Why Kids Are Always Crying and What To Do About It

You may have noticed that kids cry, uncontrollably, for no apparent reason, all the time. It’s one of the defining features of being a kid – totally losing it, just because. If your kid doesn’t exhibit these behaviors, there might be something wrong – you should consider seeing a psychiatrist.

At this point, my wife and I have stopped asking why, partly because we don’t have any spare brain cells for such a deep and perplexing question, and partly because we’ve realized that kids just aren’t adults, which is why we call them kids. They haven’t grown up yet, physically or emotionally, so they lack experience and reference points, making it impossible to distinguish between a life threatening emergency and something small and trivial. Because they’re emotionally tiny, every molehill is an emotional mountain.

In addition to lacking perception, kids are emotionally hyper-responsive and indecisive. In case you hadn’t noticed, they can swing from giddiness to despondency and back in a matter of minutes, even seconds. I think the clinical term is spazoid. They’re still calibrating their emotional reaction mechanism, which seems more like an on/off switch than the dimmer or a dial of a non-spazoid grown-up.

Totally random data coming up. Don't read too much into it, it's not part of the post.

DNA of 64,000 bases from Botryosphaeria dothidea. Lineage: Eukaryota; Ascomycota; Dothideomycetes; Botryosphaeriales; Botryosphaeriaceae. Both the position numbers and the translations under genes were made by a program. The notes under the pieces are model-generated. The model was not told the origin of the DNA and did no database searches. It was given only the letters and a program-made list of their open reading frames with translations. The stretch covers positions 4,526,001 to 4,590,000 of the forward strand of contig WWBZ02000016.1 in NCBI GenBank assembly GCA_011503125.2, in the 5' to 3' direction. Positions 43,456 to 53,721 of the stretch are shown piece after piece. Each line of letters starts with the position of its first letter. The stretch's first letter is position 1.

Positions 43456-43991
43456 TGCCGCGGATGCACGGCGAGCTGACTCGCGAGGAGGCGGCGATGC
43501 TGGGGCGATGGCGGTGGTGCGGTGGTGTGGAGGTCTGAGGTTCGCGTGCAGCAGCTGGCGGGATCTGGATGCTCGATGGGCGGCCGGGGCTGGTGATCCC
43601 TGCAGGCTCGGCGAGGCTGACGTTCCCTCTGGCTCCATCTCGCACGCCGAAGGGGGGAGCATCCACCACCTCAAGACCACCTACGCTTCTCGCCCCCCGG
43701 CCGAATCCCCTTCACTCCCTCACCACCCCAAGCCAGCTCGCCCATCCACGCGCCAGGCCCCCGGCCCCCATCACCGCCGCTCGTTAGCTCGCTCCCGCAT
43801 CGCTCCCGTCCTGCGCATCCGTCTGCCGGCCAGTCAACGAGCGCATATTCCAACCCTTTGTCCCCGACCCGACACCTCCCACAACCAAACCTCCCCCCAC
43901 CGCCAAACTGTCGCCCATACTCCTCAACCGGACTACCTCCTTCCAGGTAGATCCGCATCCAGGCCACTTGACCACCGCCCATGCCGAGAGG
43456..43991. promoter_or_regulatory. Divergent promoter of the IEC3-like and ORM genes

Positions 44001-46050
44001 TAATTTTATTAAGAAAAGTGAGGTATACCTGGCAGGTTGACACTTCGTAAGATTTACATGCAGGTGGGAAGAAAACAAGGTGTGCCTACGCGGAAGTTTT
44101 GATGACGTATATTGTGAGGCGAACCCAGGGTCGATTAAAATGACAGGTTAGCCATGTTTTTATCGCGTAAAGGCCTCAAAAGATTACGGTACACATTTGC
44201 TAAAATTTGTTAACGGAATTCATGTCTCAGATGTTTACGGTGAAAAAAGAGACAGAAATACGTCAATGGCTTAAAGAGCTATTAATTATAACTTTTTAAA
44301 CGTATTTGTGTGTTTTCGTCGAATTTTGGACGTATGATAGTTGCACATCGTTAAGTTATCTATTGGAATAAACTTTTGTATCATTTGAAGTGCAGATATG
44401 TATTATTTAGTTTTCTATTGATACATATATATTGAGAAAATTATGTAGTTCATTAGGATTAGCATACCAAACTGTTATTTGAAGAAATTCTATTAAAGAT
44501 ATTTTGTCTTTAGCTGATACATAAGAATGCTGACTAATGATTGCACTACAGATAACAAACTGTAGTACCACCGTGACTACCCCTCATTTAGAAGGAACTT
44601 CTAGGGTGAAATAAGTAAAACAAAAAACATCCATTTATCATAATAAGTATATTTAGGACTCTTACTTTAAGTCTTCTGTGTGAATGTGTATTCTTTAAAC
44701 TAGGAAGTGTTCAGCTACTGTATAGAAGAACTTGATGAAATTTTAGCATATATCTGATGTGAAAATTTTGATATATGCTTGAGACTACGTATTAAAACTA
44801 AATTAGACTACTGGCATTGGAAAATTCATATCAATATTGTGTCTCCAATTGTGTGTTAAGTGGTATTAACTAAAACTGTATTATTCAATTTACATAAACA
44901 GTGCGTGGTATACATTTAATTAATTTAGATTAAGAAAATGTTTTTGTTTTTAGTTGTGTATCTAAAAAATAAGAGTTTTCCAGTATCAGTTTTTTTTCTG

And now, finally, the point of this post – what we’re supposed to do about this emotional roller coaster. I think we have three options: 1) pull them off because they’re too short for the ride, 2) smile and wave from that spot where they let parents wait and take pictures, or 3) take the seat next to them.

The first option seems easiest, the second I’m not sure about, but the third seems best, especially as our kids transition from the merry-go-round to the Matterhorn. Our job is to support their emotional growth, teaching them to distinguish between mountains and molehills and adjust their emotional dial accordingly.

The problem is, this requires having a little-person perspective. As rational, logical adults, it’s hard to understand where our kids are coming from. We need to step into our toddler’s Stride Rites or baby Robeez. We need to get down on our hands and knees and see life from an infant’s viewpoint. Then, things might make more sense. We have to be the mole.

On a less positive note, I just remembered a third and more common reason kids cry – to make us crazy spazoids. It’s not an emotional roller coaster, it’s emotional warfare – their objective is to hijack our sanity and their strategy is a sensory assault. In this case, the second option above, smiling and waving, is probably best.

Indoor Homemade Baby Swing

I’ve written a few times about the kid difficulty function and how having more kids is like scaling up a business. We make fewer mistakes as parents, hopefully, in theory, as the number of kids increases.